The uncertain effects of the Affordable Care Act

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Workplace safety

April 2014, Volume 50, No. 4

The uncertain effects of the Affordable Care Act 

David H. Abney

It remains to be seen how the Patient Protection and Affordable Care Act will affect health care tort litigation, but early signs are that it may fundamentally change employee insurance coverage—and ERISA reimbursement law.

The Patient Protection and Affordable Care Act (ACA) is up and running, but its effects remain to be seen. One unanswered question is how the ACA will affect health care reimbursement claims in tort cases.

Many working Americans receive health coverage through their employers, and the vast majority of nongovernment employer plans are governed by the Employee Retirement Income Security Act (ERISA). It is possible that the ACA will change the system so that a much larger percentage of working Americans will not be covered by group plans tied to their employer—and therefore will not be covered by ERISA. Instead, employees will have individual coverage tied to them personally. That should mean that plaintiffs in health care tort cases will be able to retain more of their settlements.

What does the ACA do to health care subrogation and reimbursement claims? Nothing and everything. The act does not have a subrogation or reimbursement provision, and it does not address the legal issues in any substantive way. But if it fundamentally shifts the manner in which most Americans receive their health care in the way that I believe it will, it could virtually eliminate the draconian impact of the last decade of pro-employer ERISA jurisprudence. Decisions such as Sereboff v. MAMSI1 and U.S. Airways v. McCutchen2 have given employers carte blanche to write reimbursement provisions that allow an employer’s plan to take every penny of a tort recovery under any and all circumstances.

Public and private health plans

Many lawyers mistakenly assume that unless a plan is publicly funded and administered (through Medicare, Medicaid, or Tri-Care, for example), it is probably subject to ERISA. This assumption is incorrect, and the changes the ACA is bringing about will exacerbate the dangers of that assumption. Now more than ever, lawyers cannot assume that just because a plan is administered by a private company like Aetna or Cigna, the plan is subject to ERISA. Why? Because ERISA governs only group plans sponsored by private employers; it does not govern individual plans. Even though these companies undoubtedly will cover more Americans as a result of the ACA, fewer of those covered will actually be participating in group plans.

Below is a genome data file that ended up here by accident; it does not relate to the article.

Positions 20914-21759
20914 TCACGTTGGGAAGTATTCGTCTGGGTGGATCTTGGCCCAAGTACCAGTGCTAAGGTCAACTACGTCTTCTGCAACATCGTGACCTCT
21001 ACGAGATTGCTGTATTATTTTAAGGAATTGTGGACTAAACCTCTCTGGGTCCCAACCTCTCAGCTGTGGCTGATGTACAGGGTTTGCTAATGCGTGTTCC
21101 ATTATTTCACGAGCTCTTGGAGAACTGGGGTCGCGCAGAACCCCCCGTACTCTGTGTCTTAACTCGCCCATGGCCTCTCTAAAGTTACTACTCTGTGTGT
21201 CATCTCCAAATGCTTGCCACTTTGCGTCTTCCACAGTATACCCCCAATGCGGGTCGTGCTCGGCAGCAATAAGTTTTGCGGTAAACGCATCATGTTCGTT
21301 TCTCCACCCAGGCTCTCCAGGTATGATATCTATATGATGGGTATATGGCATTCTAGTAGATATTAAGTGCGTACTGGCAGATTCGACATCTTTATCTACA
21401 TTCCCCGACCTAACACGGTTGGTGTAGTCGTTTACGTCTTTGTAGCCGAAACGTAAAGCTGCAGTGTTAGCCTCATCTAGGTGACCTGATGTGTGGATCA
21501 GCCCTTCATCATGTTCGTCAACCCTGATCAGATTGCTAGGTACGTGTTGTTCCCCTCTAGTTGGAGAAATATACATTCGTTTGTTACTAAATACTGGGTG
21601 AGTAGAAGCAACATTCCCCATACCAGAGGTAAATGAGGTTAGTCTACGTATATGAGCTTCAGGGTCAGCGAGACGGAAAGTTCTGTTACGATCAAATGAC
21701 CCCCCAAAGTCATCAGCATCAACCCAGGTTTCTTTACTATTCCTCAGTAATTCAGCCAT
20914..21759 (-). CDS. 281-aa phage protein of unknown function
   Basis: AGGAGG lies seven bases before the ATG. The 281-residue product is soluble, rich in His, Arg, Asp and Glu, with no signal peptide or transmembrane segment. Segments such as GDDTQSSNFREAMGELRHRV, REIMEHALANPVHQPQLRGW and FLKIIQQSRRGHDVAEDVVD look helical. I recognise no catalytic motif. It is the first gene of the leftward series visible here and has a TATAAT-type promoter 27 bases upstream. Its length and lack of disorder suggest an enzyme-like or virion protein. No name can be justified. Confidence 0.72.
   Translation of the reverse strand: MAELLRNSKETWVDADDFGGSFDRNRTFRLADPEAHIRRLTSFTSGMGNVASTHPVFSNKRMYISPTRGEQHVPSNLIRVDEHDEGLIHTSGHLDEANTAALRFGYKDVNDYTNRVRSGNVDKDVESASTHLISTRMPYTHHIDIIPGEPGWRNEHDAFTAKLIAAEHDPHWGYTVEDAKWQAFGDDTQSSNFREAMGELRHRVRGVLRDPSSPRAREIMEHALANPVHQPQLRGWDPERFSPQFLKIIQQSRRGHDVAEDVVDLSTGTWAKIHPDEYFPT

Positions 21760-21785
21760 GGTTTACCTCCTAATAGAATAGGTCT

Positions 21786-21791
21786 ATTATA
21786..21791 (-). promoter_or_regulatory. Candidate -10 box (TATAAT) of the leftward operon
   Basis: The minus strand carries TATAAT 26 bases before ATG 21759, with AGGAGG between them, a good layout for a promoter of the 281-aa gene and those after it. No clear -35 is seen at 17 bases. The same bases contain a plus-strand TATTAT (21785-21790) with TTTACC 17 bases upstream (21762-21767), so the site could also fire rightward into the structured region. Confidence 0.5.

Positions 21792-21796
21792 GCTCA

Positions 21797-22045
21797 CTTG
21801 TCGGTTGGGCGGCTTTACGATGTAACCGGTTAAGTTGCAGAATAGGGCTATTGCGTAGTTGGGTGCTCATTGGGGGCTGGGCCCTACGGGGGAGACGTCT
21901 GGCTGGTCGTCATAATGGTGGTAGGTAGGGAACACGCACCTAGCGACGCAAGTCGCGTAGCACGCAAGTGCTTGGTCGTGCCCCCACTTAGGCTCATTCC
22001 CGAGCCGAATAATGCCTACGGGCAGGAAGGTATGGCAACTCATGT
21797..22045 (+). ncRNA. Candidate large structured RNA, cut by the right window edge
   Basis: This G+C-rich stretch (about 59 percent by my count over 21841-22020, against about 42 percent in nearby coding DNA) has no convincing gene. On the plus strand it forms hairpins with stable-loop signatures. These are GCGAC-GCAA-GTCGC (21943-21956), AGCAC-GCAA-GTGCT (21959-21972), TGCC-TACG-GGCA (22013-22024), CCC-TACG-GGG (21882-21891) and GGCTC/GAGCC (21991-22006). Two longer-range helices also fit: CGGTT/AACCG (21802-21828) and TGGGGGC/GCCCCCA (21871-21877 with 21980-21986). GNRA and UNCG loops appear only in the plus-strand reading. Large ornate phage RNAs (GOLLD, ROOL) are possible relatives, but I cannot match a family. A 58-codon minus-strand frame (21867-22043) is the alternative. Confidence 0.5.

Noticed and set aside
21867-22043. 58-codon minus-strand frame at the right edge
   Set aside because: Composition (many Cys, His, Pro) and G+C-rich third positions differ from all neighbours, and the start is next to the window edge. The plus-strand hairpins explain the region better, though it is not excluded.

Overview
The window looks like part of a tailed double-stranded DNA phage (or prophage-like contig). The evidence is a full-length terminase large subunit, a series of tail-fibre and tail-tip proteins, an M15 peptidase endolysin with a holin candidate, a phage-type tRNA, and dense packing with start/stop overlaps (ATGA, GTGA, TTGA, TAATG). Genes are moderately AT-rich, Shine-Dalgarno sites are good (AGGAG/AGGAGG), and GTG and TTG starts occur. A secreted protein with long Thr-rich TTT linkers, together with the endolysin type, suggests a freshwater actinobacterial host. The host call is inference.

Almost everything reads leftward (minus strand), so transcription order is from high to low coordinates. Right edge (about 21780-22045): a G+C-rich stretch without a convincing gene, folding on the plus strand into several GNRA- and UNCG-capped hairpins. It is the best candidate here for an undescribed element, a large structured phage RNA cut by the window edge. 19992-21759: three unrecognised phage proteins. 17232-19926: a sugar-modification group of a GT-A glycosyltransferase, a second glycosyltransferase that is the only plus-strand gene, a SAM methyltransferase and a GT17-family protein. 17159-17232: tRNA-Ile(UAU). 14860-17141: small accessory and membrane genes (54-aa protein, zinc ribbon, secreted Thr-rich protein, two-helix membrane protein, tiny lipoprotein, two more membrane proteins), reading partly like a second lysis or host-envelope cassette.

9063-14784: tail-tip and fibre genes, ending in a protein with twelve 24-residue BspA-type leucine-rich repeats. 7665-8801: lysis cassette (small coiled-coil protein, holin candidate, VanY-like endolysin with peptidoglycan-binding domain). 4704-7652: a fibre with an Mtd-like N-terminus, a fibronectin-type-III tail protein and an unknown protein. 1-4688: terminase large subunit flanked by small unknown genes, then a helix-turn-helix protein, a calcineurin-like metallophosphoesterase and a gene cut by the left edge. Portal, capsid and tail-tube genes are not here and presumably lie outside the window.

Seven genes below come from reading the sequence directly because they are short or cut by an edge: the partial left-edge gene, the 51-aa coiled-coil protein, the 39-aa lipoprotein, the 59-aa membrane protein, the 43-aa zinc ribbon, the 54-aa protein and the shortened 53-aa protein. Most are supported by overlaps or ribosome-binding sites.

A prudent lawyer must scrutinize his or her client’s coverage to determine not only whether the plan is public or private, but also whether the coverage is group or individual. Because individual coverage is not subject to ERISA, such plans cannot use federal preemption to their benefit. Further, subrogation and reimbursement recovery vendors probably will not provide this information unless they are specifically asked to, because they have an incentive to maximize recoveries.

As participation in individual health insurance plans increases and participation in group plans decreases, the percentage of people subjected to ERISA’s draconian reimbursement jurisprudence will decrease. This shift also means that state law, which has traditionally been much friendlier to tort victims in this context, will apply in more cases. At some point, the vast majority of Americans may secure their coverage through the individual market. Health coverage would be tied not to the employer but to the individual employee, similar to the way the traditional defined benefit system of decades ago was replaced with the more modern 401(k) system.

Recent data shows that 220 million Americans under the age of 65 have some form of health benefit coverage and that 156 million (58.5 percent) of that number receive this coverage through an employment-based group plan. About 47 million (17.7 percent) are uninsured, and less than 20 million (7.3 percent) purchase individual coverage. Sixty million (22.6 percent) participate in publicly funded health benefit programs.3

Simply put, the ACA is designed to move individuals from the uninsured category into the insured, and it does so in three major ways. First, the ACA allows insurers to sell policies across state lines.4 This leads to greater competition among plans, which should lower premiums in the individual market.